Once you have your project set up for HoloLens, swap out the "Main Camera" for the HoloLensCamera prefab found in the HoloToolkit -> Input -> Prefabs folder in the Project window. This new camera is preconfigured and has the handy "ManualGazeControl" script component attached that allows us to simulate user movements in Unity.

Add the InputManager prefab from the same HoloToolkit -> Input -> Prefabs folder to the top level of the Hierarchy window. Now, add a cursor by dragging in the Cursor found in the HoloToolkit -> Input -> Prefabs -> Cursor folder.

Step 2: Create Basic 3D Objects

With our project foundation set, we'll start building our interface objects. Even though we will be using only primitive 3D objects, we'll be able to make them shine with a little scripting love.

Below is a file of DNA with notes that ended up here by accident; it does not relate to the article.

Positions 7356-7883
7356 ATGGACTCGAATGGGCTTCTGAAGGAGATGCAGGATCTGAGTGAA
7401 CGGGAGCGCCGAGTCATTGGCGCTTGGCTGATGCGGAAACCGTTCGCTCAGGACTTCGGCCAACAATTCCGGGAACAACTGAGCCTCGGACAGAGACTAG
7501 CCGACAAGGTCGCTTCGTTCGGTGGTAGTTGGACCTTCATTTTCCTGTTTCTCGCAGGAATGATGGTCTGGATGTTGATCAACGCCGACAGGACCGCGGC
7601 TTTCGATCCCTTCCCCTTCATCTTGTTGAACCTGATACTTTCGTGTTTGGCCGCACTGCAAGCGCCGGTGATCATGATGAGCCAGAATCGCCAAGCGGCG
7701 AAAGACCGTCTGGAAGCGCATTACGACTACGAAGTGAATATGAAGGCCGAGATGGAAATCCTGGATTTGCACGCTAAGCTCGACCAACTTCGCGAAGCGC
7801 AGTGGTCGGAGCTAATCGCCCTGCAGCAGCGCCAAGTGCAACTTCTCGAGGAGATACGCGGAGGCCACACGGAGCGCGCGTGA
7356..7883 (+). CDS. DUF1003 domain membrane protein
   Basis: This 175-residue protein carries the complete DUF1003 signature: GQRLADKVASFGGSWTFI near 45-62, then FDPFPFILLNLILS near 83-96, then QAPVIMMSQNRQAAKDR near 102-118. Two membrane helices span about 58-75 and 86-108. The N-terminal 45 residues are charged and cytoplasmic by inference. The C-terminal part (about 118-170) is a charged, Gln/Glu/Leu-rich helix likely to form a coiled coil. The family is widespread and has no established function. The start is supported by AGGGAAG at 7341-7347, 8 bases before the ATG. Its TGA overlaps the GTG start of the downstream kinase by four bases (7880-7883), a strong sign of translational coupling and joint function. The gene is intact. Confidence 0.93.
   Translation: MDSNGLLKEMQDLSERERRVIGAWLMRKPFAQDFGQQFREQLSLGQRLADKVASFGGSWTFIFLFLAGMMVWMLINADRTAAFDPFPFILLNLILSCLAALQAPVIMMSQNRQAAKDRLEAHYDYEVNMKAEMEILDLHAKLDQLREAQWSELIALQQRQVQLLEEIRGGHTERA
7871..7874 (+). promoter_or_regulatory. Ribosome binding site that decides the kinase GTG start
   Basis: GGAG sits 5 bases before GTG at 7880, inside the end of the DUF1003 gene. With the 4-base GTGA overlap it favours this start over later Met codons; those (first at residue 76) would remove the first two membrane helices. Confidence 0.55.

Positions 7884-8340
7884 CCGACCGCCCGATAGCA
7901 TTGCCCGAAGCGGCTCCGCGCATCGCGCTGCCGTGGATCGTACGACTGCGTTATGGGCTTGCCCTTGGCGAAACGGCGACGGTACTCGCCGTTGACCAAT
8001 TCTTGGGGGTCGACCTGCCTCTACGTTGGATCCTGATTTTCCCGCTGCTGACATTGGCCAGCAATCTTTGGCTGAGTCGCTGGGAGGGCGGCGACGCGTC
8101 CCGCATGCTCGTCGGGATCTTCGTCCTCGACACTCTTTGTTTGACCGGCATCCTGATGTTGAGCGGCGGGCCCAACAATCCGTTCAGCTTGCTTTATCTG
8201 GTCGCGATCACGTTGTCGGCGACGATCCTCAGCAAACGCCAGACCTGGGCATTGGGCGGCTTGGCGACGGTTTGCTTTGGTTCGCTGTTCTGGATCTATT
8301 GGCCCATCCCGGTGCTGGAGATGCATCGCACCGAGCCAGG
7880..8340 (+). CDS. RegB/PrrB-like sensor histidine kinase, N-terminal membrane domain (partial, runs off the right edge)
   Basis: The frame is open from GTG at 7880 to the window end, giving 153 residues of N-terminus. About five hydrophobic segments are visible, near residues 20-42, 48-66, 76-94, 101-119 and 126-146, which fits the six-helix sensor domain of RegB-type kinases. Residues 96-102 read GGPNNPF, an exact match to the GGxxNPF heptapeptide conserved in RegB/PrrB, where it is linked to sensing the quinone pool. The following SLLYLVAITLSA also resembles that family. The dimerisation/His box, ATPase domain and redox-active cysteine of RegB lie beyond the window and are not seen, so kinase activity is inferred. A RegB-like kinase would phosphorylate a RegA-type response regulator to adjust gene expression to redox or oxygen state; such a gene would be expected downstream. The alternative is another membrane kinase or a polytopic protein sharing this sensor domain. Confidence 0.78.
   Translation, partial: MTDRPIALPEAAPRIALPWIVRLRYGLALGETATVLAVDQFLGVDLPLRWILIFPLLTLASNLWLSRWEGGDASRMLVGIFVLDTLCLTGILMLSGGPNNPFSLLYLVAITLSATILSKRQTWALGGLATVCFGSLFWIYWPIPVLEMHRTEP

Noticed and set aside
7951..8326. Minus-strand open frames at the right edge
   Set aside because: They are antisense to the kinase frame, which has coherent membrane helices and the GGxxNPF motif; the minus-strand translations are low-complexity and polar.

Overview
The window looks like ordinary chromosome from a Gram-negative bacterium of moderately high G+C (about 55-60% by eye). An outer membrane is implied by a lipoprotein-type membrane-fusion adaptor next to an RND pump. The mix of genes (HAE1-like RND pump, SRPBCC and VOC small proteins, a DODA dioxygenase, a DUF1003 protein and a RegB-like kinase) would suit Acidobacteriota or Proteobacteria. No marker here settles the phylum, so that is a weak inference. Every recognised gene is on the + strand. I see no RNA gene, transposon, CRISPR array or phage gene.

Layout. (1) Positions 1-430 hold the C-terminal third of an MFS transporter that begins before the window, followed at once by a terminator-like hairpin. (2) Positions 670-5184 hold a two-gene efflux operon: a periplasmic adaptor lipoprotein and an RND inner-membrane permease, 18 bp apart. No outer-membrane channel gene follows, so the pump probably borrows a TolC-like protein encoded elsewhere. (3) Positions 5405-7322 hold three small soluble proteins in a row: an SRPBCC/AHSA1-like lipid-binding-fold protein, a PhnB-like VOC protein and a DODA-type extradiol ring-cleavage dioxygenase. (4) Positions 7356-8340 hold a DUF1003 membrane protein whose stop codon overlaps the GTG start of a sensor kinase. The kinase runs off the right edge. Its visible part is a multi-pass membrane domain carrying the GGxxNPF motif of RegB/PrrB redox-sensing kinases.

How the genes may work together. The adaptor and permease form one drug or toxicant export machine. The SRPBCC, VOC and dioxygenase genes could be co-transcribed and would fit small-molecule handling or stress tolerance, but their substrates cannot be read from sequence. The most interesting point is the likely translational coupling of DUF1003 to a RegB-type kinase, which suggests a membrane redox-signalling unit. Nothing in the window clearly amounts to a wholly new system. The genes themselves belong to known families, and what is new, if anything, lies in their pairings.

Create each of the following and set them accordingly:

  • Cube - Position (0.5, 0, 1.5), Scale (0.1, 0.1, 0.025)
  • Sphere - Position (0, 0, 1.5), Scale (0.1, 0.1, 0.1)
  • Cylinder - Position (-0.5, 0, 1.5), Scale (0.1, 0.1, 0.1)
Faceball 2000: Reboot???

Step 3: Add Some Color

Create a folder named "Materials" in the Project window. Right-click on the new folder and then Create -> Material. For simplicity, name this material after the color you intend for it to be. With the material highlighted in the Inspector, click on the box to the right of Albedo. This will bring up the color-picker for you to assign its color.

Repeat this step until you have three different colored materials. I'm going with green, blue, and silver in honor of the Timberwolves 13-year playoff drought.

One-by-one, drag a material from the Project window and either drop it onto one of the 3D objects in the Hierarchy window or on the actual 3D object in the Scene View.

Step 4: Create Our First Script